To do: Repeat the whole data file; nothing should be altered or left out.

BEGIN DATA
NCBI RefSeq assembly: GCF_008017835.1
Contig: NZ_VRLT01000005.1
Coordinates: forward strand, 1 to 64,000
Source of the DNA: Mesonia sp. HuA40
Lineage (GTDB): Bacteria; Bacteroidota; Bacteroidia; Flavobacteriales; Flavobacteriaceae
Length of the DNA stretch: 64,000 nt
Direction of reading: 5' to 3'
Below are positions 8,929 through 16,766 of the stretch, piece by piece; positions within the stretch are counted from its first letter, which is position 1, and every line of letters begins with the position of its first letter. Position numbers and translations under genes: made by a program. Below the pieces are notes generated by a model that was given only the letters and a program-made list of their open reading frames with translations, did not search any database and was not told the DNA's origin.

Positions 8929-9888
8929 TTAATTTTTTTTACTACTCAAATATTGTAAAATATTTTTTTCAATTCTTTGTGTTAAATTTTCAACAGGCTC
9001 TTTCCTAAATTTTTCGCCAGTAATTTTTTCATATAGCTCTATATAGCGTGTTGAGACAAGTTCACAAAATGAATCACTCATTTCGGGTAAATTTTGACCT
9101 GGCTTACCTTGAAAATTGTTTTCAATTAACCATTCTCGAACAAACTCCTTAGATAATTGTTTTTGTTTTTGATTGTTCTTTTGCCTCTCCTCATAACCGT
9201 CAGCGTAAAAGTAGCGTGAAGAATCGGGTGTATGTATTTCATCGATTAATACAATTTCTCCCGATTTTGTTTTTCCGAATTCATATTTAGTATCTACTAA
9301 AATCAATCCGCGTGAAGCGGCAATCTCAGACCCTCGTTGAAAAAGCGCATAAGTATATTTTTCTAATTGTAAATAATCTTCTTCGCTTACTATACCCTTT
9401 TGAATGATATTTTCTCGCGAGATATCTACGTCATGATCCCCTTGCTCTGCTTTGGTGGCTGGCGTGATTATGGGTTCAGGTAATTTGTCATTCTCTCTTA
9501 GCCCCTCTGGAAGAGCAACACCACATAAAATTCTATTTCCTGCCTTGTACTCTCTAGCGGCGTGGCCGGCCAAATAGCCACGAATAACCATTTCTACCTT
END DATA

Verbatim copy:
NCBI RefSeq assembly: GCF_008017835.1
Contig: NZ_VRLT01000005.1
Coordinates: forward strand, 1 to 64,000
Source of the DNA: Mesonia sp. HuA40
Lineage (GTDB): Bacteria; Bacteroidota; Bacteroidia; Flavobacteriales; Flavobacteriaceae
Length of the DNA stretch: 64,000 nt
Direction of reading: 5' to 3'
Below are positions 8,929 through 16,766 of the stretch, piece by piece; positions within the stretch are counted from its first letter, which is position 1, and every line of letters begins with the position of its first letter. Position numbers and translations under genes: made by a program. Below the pieces are notes generated by a model that was given only the letters and a program-made list of their open reading frames with translations, did not search any database and was not told the DNA's origin.

Positions 8929-9888
8929 TTAATTTTTTTTACTACTCAAATATTGTAAAATATTTTTTTCAATTCTTTGTGTTAAATTTTCAACAGGCTC
9001 TTTCCTAAATTTTTCGCCAGTAATTTTTTCATATAGCTCTATATAGCGTGTTGAGACAAGTTCACAAAATGAATCACTCATTTCGGGTAAATTTTGACCT
9101 GGCTTACCTTGAAAATTGTTTTCAATTAACCATTCTCGAACAAACTCCTTAGATAATTGTTTTTGTTTTTGATTGTTCTTTTGCCTCTCCTCATAACCGT
9201 CAGCGTAAAAGTAGCGTGAAGAATCGGGTGTATGTATTTCATCGATTAATACAATTTCTCCCGATTTTGTTTTTCCGAATTCATATTTAGTATCTACTAA
9301 AATCAATCCGCGTGAAGCGGCAATCTCAGACCCTCGTTGAAAAAGCGCATAAGTATATTTTTCTAATTGTAAATAATCTTCTTCGCTTACTATACCCTTT
9401 TGAATGATATTTTCTCGCGAGATATCTACGTCATGATCCCCTTGCTCTGCTTTGGTGGCTGGCGTGATTATGGGTTCAGGTAATTTGTCATTCTCTCTTA
9501 GCCCCTCTGGAAGAGCAACACCACATAAAATTCTATTTCCTGCCTTGTACTCTCTAGCGGCGTGGCCGGCCAAATAGCCACGAATAACCATTTCTACCTT